Enduro (mountain biking)

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View from "Top of the World" trail in Whistler B.C., the start of a stage of the Whistler Crankworx Enduro Race.
A rider hitting a berm during a race in the Oregon Enduro Series.[1]

Enduro in its most basic definition is a type of mountain bike racing where the downhills are timed, and the uphills are mandatory but not timed.[2][3][4] Riders are timed in stages that are primarily downhill, with neutral "transfer" stages in between. The transfer stages usually must be completed within a time-limit, but are not part of the accumulated time.


Enduros typically take place over one or two days, however, week-long competitions also exist such as the Trans-Savoie (France),[5] the Andes Pacifico (Chile),[6] and the Pisgah Stage Race (United States).[3] A typical one-day enduro consists of 3 to 5 timed stages which take place on technically demanding, generally descending terrain, and often with sections of singletrack. These stages are linked by predominantly ascending "transfer" stages. Although a rider's performance on the physically demanding transfer stages does not affect his or her result, they often have a time-limit, or a latest allowed arrival-time for the start of the next stage.

According to the Enduro World Series 2015 Rule Book, a minimum of four special stages is required per event, a minimum of three different courses must be used, and the results will be calculated by adding all stage times together for each rider.[7]

Enduro differs from cross-country (XC) racing which usually has more emphasis on cardiovascular fitness and less emphasis on technical ability, and pure downhill racing, which may contain little to no cross-country or climbing. Enduro's 'All Mountain' discipline therefore favours riders with a breadth of skill, on multi-discipline cycles. Lightweight XC bikes may lack sufficient suspension for fast downhill control, while full downhill bikes may not allow a rider to climb the uphill sections efficiently.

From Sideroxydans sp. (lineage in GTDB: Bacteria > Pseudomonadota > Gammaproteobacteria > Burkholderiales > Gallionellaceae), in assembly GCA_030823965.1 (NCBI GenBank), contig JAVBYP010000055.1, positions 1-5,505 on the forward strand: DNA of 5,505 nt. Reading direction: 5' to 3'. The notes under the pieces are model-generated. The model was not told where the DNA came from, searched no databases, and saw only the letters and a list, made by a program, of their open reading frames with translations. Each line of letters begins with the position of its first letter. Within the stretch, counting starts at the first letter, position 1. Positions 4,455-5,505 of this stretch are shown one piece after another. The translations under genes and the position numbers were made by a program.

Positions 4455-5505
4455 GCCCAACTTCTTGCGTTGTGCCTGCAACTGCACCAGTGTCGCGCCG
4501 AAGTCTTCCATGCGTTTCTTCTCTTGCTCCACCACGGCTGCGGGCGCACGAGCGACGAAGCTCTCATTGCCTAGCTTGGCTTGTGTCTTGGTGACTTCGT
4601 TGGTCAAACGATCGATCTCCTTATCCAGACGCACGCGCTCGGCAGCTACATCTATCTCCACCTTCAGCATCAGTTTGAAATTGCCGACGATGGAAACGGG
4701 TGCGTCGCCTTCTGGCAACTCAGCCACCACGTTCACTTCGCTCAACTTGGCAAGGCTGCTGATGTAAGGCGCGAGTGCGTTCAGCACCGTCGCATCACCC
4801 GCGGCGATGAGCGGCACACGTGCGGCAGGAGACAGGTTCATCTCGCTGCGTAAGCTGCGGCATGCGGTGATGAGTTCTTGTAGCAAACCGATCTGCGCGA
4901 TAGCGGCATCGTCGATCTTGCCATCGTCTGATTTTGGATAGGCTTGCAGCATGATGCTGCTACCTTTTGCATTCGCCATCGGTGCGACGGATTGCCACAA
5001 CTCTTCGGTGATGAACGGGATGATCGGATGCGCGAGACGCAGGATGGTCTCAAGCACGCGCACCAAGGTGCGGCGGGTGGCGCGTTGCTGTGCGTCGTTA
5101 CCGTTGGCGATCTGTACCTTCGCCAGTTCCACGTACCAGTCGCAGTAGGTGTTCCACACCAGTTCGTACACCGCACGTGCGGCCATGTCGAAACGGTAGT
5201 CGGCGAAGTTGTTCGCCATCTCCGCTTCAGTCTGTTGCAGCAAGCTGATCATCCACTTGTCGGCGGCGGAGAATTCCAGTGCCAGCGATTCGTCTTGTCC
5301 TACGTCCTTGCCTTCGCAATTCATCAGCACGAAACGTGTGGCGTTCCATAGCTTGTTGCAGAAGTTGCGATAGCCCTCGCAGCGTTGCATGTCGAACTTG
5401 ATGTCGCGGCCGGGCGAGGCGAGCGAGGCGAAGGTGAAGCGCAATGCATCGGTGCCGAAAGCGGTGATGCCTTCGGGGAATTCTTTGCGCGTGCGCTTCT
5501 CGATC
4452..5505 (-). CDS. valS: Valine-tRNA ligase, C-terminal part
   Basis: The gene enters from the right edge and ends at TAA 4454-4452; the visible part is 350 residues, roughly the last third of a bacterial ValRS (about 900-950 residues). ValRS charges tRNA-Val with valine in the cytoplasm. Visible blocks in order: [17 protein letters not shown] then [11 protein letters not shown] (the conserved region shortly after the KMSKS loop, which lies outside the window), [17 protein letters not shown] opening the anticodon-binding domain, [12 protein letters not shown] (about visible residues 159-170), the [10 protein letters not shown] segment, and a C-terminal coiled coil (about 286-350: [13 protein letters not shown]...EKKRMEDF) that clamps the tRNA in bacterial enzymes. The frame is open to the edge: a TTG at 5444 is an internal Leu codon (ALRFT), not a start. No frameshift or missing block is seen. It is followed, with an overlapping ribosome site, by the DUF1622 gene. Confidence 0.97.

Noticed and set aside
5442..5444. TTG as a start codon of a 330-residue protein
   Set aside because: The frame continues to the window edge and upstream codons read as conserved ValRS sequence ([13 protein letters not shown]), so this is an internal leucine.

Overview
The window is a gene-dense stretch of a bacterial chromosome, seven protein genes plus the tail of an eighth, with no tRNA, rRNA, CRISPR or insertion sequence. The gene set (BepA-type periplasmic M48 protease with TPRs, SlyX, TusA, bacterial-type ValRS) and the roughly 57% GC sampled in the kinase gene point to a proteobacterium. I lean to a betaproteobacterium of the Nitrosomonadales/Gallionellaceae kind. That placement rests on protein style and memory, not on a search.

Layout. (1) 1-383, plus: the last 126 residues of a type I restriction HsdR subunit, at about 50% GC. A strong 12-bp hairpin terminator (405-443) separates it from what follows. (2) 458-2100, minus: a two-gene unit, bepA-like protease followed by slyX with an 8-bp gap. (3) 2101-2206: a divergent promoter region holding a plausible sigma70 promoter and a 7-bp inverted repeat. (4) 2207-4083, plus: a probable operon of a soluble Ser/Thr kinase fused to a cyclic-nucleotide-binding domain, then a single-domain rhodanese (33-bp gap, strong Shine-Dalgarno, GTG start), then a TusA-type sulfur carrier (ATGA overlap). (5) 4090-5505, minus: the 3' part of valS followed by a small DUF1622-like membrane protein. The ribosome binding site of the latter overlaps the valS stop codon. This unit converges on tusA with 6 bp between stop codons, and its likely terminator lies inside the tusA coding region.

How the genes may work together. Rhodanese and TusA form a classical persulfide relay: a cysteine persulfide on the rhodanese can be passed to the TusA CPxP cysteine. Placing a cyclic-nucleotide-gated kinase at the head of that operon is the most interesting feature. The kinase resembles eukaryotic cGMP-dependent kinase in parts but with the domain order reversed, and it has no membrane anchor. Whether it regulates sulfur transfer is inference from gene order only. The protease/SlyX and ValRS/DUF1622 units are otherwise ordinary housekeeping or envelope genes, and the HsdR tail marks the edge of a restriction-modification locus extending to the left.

In some countries, the term enduro is considered a contraction of "endurance".


The origins of enduro mountain bike racing come from some inspiration from both car rally such as the World Rally Championship and motorbike enduro racing. Mountain bike enduro is essentially the competitive side of the mountain biking format often referred to today as "All-Mountain". It arose from everyday mountain bike riding, which originally entailed riding to the top of the mountain and then racing to the bottom.

The first reported enduro race, using the modern format, was held in August 2003 in Val D’Allos. Earlier enduro-style local races were run in Italy, New Zealand, and the UK during the 80's and 90's. A precursor to the modern enduro format was the rallye format based on time stages and unlimited liaisons. However these races, located in France, tended to be more cross-country rather than downhill orientated.[8]

See also[edit]


  1. ^ "Oregon Enduro Series". Oregon Enduro. Retrieved 2015-11-28.
  2. ^ Bicycling magazine, "That Time I Went Full Enduro," Gloria Liu, June 2017.
  3. ^ a b http://www.blueridgeadventures.net The 10th Annual Pisgah Stage Race (April 9-14, 2018), Brevard, North Carolina.
  4. ^ https://www.singletracks.com/what-is-enduro/ What is enduro?
  5. ^ "Trans-Savoie". The Trans-Savoie Fifty-Fifty Website. Retrieved 2021-11-17.
  6. ^ "Andes Pacifico Enduro". Andes Pacifico. Archived from the original on 2015-10-15. Retrieved 2017-03-19.
  7. ^ "Enduro World Series Rulebook". Enduro Mountain Bike Association. Enduro World Series. Archived from the original on 2015-04-08. Retrieved 2015-01-15.
  8. ^ Wragg, Matt (2013-01-17). "A Small History of Enduro". Pinkbike. Retrieved 2016-03-19.

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